Black Beck to Winster Vicarage - distance 1.5 miles
LRO ref DDX 194/45
Route Nos 14, 15 and 16 are unusual and intriguing. All the way from Lake Windermere over the craggy moors to Winster and down the river valley to Grange, a distance of about 16 miles, the measurements were taken over undulating country and not on any roads.
The system of surveying used over three hundred years ago has remained in use until recent times when computerised methods were introduced
A series of straight lines were set out over the route as they went along. The angle tended by these lines as they changed direction was accurately measured. From each datum line objects were located by measuring the distance along its length and the distance from it called offset.
The most irregular route of the Lancashire-Westmorland county boundary from Black Beck at Lake Windermere to Winster was so measured. The datum line on this section needed extra skill to set out it out as it went up one side of the hill, over the rock strewn top and down the other side over equally rough wooded terrain to Winster village. (It did not go to Winster vicarage). The meandering route of the river Winder was set out using the same method. The precise location was determined of such things as houses, bridges, woods, walls and churches.
This sheet starts at 4 miles 1 furlong 0 poles written as 4 : 1 : 0 with a missing record of the previous 2.5 miles on the road along side Lake Windermere. Near here lived Thomas Stenardson and at 4 : 3 : 26 the Lancashire - Westmorland boundary was reached at Black Beck. Across the lake was a wood called Warth Barrow Knabb in Furness. On modern maps this is called Rawlinson Nab.
The field notes taken show the County Boundary to be in almost the identical location to that shown on the Ordnance Survey Outdoor Leisure Map 1: 25,000 The English Lakes, South East Sheet. How this boundary came to have such an irregular route over wooded moorland is hard to imagine. One can only surmise that this is an ancient boundary with substantial stone walls-“the fell” or “moor”- dyke, between farmland and waste/common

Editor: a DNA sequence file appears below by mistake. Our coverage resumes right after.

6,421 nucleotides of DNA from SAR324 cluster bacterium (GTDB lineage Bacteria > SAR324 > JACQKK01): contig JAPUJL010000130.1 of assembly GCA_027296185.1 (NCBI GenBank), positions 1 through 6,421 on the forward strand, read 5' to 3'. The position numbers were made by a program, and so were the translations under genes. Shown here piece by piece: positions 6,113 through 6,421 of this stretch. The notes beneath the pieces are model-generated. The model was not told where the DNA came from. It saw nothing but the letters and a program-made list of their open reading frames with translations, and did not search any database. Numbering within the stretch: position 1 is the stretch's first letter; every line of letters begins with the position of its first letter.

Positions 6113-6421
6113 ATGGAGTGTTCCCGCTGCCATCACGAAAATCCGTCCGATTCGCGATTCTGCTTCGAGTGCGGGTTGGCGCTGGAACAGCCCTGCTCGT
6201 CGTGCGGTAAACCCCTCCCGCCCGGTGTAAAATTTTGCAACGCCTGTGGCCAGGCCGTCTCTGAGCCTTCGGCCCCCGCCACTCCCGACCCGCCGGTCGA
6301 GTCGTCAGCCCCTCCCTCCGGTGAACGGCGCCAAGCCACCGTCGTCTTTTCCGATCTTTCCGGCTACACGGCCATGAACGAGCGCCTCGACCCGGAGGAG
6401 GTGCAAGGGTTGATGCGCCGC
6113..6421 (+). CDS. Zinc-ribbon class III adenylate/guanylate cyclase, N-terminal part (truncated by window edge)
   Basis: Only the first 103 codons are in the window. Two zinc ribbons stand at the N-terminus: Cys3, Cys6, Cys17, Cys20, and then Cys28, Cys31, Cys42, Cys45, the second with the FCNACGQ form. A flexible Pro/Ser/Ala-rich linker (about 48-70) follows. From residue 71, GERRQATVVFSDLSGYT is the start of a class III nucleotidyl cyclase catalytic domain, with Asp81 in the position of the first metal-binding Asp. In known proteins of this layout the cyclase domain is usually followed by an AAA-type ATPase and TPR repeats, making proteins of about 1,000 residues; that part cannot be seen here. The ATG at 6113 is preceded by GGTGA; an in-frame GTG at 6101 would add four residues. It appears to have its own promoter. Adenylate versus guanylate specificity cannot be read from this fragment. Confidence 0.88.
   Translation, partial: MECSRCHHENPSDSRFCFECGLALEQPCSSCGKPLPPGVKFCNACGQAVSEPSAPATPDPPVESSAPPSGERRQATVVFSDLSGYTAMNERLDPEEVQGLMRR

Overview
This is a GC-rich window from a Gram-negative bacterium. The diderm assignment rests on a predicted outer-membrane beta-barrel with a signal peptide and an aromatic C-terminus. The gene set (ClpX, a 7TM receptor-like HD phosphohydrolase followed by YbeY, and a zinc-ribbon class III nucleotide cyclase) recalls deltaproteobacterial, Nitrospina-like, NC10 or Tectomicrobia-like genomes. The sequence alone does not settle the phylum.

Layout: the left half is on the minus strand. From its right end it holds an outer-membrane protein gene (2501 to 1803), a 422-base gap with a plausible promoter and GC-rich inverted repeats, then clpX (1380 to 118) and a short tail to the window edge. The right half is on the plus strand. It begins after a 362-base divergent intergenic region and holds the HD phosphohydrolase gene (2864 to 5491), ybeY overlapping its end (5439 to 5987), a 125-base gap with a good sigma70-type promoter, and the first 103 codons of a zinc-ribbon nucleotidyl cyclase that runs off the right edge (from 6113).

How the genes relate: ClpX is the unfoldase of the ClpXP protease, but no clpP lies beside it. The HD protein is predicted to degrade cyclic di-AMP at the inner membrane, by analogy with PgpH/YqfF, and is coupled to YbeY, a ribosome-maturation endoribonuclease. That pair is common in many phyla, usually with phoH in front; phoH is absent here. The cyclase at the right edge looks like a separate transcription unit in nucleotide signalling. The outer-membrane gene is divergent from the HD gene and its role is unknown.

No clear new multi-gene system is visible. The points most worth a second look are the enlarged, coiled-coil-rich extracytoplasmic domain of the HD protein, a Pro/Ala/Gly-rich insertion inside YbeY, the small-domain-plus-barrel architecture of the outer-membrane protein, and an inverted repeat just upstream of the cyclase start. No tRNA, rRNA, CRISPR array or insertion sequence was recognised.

Saxton’s map of 1577, due to the scale, is unable to show detail of the boundary but does show Winster chapel. The features on this survey show Rosthwaite Farm, a moor boundary stone on the common below Rulbuts Hill, where the wall runs due east/west, Nicholas Robinson’s High House Farm and adjacent woods. As the boundary reached the river Winster it passed through an unusual circular course around the wet land before turning southwards and still does.
Currently this very large secure house, with helicopter pad, is called Birket House, lived in by the landowner Mr Scowcroft. Miles Gurnell lived at Winster House that was accessible over Gurnell Bridge. This house is now enlarged and bears little resemblance to that seen in 1685. The house near the bridge called Old Vicarage (one of two by this name) was not in place at the time of the survey. Bryan House Farm was one furlong further downstream on the Westmorland side of the river. This was the end of sheet number 14.